UNICEF integrates issues of HIV/AIDS throughout its programmes, from education for adolescents to training of health workers.
Because Bangladesh is a low prevalence country, UNICEF focuses on increasing access to HIV education and raising public awareness of HIV/AIDS. HIV/AIDS is one of four key issues being covered in a UNICEF-supported life-skills pilot project for secondary school students in ten districts. Children in adolescent centres and learning centres for working children also learn about HIV. UNICEF supported the Government to develop the National Communication Strategy for HIV 2005-2010.
Prevention of parent to child transmission
UNICEF is piloting a prevention of parent to child transmission (PPTCT) project for HIV-positive pregnant women and their families. Selected health facility staff are trained and equipped to provide antiretroviral prophylaxis, voluntary counselling, testing services, and care and support for infected women, their spouses and children. Thanks to increased HIV/AIDS education, 48 per cent of women now understand that mothers can transmit HIV to their babies during pregnancy, at delivery and when breastfeeding.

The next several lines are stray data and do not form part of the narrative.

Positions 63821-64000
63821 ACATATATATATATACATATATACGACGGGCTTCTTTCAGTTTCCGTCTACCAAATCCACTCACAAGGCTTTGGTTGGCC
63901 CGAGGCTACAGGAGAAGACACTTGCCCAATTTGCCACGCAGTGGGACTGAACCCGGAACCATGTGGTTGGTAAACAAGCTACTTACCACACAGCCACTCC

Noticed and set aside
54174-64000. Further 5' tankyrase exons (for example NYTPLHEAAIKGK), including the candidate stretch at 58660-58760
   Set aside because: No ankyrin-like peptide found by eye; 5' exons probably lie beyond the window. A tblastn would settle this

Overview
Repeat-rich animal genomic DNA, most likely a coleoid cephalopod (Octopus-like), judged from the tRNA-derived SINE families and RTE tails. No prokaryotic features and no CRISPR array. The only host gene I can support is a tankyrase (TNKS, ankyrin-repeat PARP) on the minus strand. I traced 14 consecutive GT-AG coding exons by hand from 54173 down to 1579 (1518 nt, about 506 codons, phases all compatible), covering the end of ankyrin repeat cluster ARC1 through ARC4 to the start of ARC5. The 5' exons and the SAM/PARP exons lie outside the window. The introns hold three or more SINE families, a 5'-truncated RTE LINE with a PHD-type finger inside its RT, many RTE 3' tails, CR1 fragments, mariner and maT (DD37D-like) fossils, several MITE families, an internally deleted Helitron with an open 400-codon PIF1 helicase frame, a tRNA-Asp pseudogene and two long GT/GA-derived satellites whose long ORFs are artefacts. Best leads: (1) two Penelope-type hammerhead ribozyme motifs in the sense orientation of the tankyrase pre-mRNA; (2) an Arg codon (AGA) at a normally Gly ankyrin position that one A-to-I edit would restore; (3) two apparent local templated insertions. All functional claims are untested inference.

Through 146 drop-in centres in 44 districts, UNICEF has been supporting HIV/AIDS prevention activities among those most at risk of contracting the virus: injecting drug users, mobile populations, men who have sex with men, sex workers and their clients, and children forced into commercial sexual exploitation.
The centres provide health care (including treatment for sexually-transmitted infections), crisis shelter, counselling, health education, resting and recreation facilities, and referral and outreach services. The centres distributed over 6.6 million condoms, 2 million syringes and 1.3 million extra needles between January and September 2008. UNICEF will progressively withdraw from the drop-in centres as the Government of Bangladesh takes on full responsibility for this project in 2009.